8. Preheat the oven to 350° F.  Brush the glaze onto the shaped rolls.  Bake until set and lightly browned, about 15-18 minutes.  Let cool slightly before serving. (I’ve also seen a few blogs that brush the glaze on after the rolls have baked. I’ve even seen one blog in which the rolls are tossed in the glaze mixture. I like the slight crunchiness of the garlic, though, after it has baked in the oven.)

SOURCE:  Annie’s Eats

Heavenly Herb Bread

We don’t have bread very often with dinner; we just aren’t big bread people. However, I had some extra baguette leftover from the French Onion Soup I made and needed to use it up. How opportune, then, that I came across this recipe for Herb Bread around that same time. I love it when life works out so conveniently like that.

My parents are big bread eaters, mind you. Always a loaf of French Bread or a baguette lying around the kitchen. My mom used to slice the loaves in half lengthwise, slather with butter and garlic powder, wrap in foil, and bake until warm and crispy. Mmmmm, mmmmm good. So when I saw this recipe, it reminded me of that childhood warm-tummy yummy. And I had to make it. Immediately.

I love the fresh parsley and garlic mashed in with the butter, seasoned with salt and pepper, then slathered on the slices of bread. Oh heaven! I could make a meal just out of a loaf of bread with this spread. Instead, it accompanied a piping hot bowl of  Chicken Tortilla Soup; however, this bread would perfectly complement the Tortellini Soup recently posted, too.

Herb Bread

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  • 1 fresh baguette
  • 3 tbsp. unsalted butter, softened
  • 3 tbsp. coarsely chopped parsley
  • 1 clove garlic, minced
  • 1 tbsp. olive oil
  • 3 tbsp. freshly grated Parmesan cheese
  • salt and pepper to taste


  1. Place a rack in the upper third of oven and preheat to 350 degrees F.
  2. On a clean cutting board or in a bowl, use a fork to mash together softened butter, garlic, and chopped parsley.
  3. Once incorporated, drizzle olive oil over the butter mixture and work in the olive oil.
  4. Add the Parmesan cheese, salt and pepper, and blend with the fork.
  5. Slice baguette into thick slices, not slicing all the way through the loaf but keeping the slices connected.
  6. Spread butter mixture between bread slices.
  7. Wrap baguette in foil and bake for 10 minutes or until butter is melted and fragrant.
  8. Remove from oven and serve immediately.

SOURCE: Joy the Baker

Roasted Veggies with Caper Gremolata

Looking for an alternative to steamed veggies?

Looking for a light, fresh flavor?

Looking for easy?

Then I’ve got the recipe for you!

Tonight my body craved veggies. Veggies only. No protein. No starch. And no more sugar. I needed a cleansing from eating too big a slice of leftover Brownie Mosaic Cheesecake (to be posted soon), hence the veggie calling.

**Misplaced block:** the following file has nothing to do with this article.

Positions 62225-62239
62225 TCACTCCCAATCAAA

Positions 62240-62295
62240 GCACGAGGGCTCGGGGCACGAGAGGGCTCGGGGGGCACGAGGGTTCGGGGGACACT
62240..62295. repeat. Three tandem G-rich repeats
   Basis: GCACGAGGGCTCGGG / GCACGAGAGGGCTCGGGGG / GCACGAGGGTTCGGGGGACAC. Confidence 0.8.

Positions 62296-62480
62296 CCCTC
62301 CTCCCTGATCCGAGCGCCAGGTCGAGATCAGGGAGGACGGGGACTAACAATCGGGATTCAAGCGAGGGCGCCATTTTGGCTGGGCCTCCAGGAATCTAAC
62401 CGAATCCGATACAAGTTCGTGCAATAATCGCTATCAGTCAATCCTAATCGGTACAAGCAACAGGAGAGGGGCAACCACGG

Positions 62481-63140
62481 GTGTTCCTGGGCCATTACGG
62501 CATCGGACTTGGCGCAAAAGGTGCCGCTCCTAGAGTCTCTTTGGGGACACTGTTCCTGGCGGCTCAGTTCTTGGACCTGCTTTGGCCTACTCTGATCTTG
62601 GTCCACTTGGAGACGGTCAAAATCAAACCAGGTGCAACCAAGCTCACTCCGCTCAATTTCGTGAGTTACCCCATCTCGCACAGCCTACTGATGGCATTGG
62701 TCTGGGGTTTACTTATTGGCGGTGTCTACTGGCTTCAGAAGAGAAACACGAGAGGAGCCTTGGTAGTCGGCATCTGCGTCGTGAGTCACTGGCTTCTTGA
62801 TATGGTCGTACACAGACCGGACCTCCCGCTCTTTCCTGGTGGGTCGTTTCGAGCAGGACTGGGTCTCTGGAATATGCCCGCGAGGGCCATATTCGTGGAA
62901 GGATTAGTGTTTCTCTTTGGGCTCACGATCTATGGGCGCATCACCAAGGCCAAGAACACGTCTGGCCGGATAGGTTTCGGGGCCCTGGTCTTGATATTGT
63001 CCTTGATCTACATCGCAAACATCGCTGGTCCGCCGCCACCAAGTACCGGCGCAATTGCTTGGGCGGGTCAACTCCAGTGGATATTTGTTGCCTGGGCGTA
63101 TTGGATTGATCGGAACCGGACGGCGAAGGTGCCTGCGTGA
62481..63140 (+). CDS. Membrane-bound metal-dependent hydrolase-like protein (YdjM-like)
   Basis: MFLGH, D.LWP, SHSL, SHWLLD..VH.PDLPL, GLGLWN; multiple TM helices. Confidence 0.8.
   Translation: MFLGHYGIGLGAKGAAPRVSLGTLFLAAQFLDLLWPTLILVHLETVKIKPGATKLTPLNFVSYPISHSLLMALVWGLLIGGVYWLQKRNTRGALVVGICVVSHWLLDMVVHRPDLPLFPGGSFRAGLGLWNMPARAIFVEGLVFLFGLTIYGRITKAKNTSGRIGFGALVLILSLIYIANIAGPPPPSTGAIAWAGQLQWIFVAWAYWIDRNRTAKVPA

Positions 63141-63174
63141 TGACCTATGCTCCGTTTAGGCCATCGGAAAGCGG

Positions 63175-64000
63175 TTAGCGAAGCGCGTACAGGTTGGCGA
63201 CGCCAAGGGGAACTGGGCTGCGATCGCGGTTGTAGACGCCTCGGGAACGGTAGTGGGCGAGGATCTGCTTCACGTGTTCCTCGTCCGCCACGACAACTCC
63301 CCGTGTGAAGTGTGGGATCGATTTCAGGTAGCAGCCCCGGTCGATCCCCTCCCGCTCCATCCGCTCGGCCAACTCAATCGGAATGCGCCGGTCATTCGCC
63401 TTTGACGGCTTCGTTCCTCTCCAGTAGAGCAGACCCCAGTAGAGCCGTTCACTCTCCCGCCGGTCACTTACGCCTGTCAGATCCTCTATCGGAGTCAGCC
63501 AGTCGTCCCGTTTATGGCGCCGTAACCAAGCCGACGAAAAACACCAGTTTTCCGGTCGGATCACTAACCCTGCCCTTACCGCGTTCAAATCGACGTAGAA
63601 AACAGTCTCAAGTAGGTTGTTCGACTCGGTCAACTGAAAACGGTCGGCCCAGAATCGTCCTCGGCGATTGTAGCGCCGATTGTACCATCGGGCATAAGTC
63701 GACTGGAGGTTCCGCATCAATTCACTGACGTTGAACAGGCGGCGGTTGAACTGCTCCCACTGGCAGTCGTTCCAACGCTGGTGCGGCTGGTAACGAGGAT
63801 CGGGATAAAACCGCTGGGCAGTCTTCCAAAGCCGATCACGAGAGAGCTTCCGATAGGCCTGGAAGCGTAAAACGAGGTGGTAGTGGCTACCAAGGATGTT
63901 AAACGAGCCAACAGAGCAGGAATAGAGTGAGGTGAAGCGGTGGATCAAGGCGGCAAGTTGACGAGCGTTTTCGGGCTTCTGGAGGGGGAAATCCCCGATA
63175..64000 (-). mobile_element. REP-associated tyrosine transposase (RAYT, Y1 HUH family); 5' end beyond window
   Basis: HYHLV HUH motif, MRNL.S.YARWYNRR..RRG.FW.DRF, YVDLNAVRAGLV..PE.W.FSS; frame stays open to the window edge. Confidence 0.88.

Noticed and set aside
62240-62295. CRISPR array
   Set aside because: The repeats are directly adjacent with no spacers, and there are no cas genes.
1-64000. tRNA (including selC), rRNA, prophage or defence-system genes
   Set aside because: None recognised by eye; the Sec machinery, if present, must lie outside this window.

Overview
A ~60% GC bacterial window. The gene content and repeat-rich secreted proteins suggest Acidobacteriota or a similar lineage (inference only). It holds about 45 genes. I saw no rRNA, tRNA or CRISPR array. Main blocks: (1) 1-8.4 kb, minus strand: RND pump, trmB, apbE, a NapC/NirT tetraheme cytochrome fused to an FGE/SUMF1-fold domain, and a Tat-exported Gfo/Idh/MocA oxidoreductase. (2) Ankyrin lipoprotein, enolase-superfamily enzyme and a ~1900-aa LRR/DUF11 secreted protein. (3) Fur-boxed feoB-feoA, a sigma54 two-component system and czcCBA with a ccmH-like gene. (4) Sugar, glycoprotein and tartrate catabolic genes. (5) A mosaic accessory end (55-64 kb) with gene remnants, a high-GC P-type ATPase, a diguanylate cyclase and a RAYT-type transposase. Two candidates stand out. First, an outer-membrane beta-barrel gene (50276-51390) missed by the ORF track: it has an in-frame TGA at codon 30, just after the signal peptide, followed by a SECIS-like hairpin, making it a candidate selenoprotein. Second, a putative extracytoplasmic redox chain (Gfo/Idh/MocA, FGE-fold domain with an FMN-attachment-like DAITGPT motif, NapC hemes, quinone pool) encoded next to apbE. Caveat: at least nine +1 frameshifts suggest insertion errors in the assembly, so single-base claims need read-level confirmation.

However, steamed veggies just sounded booooorrrrrrring! I feel like that’s all we ever do with veggies.

So into the mega notebook with clipped recipes yet-to-try…and VOILA! Roasted veggies. Yes, that would do. Simple list of ingredients, all on hand. Easy-on-the-tummy items, a necessity with all that cheesecake sitting in there. And quick. Love the quick ones.

Chop up a few items. Mix. Sprinkle. Done. And yum.

Oh, and what is gremolata? I was wondering the same thing, so here is what I learned: it’s a condiment made of chopped herbs, lemon zest, garlic, and parsley, and it usually accompanies braised veal. Tasted pretty good on veggies in my opinion.

Roasted Veggies with Caper Gremolata


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  • 1/4 cup chopped fresh flat-leaf parsley
  • 1 tsp. grated lemon rind
  • 2 tbsp. fresh lemon juice
  • 1 tbsp. capers
  • 2 tsp. extra-virgin olive oil
  • 1 clove garlic, minced



  • 7 cups chopped veggies (I used broccoli, cauliflower, green beans, squash, zucchini; original recipe calls for pattypan squash, halved lengthwise and baby zucchini, trimmed)
  • 2 tsp. extra-virgin olive oil
  • 1/4 tsp. kosher salt
  • 1/4 tsp. freshly ground black pepper



  1. Preheat oven to 475 degrees F.


  1. Combine gremolata ingredients in a small bowl. Set aside.


  1. Combine veggies and 2 tsp. olive oil. Sprinkle with salt and pepper.
  2. Arrange in a single layer on a jelly-roll pan. Bake at 475 degrees F for 15 minutes or until veggies are tender and lightly browned, stirring after 7 minutes.
  3. Sprinkle gremolata over veggies. Serve immediately.

Serves 8 (1/4 cup serving size)

SOURCE: slightly adapted from Cooking Light magazine, Summer 2010

Bruschetta with Artichoke Hearts and Parmesan

When I think of bruschetta, I think of garlic, chopped tomatoes, and basil spooned onto a slice of toasted baguette. Cooks Illustrated magazine taught me differently, though. I learned that this appetizer is from Italy and originally consisted of a piece of toasted country bread rubbed with garlic and oil. The spread on top can be much more than our typical U.S. version of tomato chunks, however.